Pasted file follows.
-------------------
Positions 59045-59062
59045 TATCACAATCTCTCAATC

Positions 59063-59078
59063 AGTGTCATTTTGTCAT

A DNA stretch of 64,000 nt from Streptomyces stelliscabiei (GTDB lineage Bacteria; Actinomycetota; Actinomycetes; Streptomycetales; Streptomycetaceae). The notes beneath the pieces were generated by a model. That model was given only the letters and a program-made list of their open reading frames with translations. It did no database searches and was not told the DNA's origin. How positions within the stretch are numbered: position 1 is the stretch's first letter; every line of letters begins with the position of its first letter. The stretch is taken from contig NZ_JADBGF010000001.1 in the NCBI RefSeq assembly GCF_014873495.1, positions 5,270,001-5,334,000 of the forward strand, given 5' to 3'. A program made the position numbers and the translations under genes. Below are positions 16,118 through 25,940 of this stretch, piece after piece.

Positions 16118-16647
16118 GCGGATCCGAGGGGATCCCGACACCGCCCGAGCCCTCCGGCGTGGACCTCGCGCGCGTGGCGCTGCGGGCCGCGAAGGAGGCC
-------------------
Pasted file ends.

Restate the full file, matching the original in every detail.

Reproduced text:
Positions 59045-59062
59045 TATCACAATCTCTCAATC

Positions 59063-59078
59063 AGTGTCATTTTGTCAT

A DNA stretch of 64,000 nt from Streptomyces stelliscabiei (GTDB lineage Bacteria; Actinomycetota; Actinomycetes; Streptomycetales; Streptomycetaceae). The notes beneath the pieces were generated by a model. That model was given only the letters and a program-made list of their open reading frames with translations. It did no database searches and was not told the DNA's origin. How positions within the stretch are numbered: position 1 is the stretch's first letter; every line of letters begins with the position of its first letter. The stretch is taken from contig NZ_JADBGF010000001.1 in the NCBI RefSeq assembly GCF_014873495.1, positions 5,270,001-5,334,000 of the forward strand, given 5' to 3'. A program made the position numbers and the translations under genes. Below are positions 16,118 through 25,940 of this stretch, piece after piece.

Positions 16118-16647
16118 GCGGATCCGAGGGGATCCCGACACCGCCCGAGCCCTCCGGCGTGGACCTCGCGCGCGTGGCGCTGCGGGCCGCGAAGGAGGCC